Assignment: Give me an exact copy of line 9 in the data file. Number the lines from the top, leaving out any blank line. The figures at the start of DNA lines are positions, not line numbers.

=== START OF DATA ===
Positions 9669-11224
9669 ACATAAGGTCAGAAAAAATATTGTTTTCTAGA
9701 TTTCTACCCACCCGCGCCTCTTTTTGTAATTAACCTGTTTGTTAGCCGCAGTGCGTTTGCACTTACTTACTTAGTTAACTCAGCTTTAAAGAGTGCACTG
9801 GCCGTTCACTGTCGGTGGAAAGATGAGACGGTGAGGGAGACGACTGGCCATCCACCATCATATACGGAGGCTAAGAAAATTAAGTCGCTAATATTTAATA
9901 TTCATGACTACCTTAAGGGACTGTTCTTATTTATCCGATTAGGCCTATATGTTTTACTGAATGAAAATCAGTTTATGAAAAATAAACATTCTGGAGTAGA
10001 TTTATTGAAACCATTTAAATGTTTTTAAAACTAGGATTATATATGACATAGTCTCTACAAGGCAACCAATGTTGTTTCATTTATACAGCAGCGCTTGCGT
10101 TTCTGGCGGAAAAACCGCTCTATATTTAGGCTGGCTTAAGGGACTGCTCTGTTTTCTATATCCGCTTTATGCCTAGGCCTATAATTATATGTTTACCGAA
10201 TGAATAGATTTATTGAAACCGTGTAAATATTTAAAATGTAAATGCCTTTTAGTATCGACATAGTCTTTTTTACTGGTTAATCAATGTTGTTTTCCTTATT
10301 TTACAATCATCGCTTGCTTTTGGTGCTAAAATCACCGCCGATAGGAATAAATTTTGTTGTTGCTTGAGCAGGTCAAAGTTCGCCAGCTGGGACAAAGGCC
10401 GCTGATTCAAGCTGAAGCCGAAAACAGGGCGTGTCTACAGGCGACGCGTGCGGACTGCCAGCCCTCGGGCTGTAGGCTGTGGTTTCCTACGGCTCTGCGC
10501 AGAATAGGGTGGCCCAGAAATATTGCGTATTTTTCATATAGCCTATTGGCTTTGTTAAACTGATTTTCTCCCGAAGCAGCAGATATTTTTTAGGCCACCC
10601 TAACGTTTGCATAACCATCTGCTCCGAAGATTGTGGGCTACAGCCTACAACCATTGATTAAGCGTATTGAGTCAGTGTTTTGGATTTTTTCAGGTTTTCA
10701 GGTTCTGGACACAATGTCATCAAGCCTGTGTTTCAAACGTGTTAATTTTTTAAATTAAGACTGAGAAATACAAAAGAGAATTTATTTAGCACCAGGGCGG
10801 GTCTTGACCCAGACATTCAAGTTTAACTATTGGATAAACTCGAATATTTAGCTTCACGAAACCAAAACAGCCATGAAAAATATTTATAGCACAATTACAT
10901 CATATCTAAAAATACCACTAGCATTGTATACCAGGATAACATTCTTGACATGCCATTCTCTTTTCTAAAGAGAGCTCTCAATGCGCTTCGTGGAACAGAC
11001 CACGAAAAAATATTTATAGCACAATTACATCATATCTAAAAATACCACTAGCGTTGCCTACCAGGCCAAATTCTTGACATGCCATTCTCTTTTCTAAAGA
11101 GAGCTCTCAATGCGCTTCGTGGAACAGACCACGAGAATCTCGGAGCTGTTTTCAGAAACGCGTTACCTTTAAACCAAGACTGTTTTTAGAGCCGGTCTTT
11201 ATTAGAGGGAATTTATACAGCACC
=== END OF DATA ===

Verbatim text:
10301 TTACAATCATCGCTTGCTTTTGGTGCTAAAATCACCGCCGATAGGAATAAATTTTGTTGTTGCTTGAGCAGGTCAAAGTTCGCCAGCTGGGACAAAGGCC